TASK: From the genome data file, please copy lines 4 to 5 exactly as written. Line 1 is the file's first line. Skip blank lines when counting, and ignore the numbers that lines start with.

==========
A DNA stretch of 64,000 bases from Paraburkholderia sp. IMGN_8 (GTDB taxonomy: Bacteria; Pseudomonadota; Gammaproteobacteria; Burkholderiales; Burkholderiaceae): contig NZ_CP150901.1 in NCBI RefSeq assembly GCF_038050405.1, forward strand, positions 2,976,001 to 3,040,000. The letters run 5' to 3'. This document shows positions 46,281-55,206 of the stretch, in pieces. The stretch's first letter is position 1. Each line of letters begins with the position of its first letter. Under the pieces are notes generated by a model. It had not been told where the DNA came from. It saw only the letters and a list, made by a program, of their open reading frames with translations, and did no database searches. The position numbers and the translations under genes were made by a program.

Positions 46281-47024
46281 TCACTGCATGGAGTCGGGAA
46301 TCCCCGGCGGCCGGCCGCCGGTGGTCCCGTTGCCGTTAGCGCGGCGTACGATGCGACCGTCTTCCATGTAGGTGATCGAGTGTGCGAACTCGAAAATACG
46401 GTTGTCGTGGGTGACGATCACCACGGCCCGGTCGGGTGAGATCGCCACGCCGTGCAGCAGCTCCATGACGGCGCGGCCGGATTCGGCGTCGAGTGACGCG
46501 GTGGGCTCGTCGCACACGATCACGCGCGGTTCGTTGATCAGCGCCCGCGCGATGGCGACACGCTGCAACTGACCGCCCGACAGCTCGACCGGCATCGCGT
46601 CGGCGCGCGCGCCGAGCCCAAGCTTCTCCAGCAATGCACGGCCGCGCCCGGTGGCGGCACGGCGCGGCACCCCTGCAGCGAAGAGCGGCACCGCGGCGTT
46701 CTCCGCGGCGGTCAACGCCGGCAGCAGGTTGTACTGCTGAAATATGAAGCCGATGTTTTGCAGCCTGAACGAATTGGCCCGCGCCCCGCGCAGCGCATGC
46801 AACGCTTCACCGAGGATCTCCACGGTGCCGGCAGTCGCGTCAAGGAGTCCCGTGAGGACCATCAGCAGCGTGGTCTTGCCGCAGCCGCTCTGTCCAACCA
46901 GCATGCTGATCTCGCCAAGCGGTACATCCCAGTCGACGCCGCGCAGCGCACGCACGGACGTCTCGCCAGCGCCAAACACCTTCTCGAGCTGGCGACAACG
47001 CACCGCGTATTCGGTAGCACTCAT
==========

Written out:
46301 TCCCCGGCGGCCGGCCGCCGGTGGTCCCGTTGCCGTTAGCGCGGCGTACGATGCGACCGTCTTCCATGTAGGTGATCGAGTGTGCGAACTCGAAAATACG
46401 GTTGTCGTGGGTGACGATCACCACGGCCCGGTCGGGTGAGATCGCCACGCCGTGCAGCAGCTCCATGACGGCGCGGCCGGATTCGGCGTCGAGTGACGCG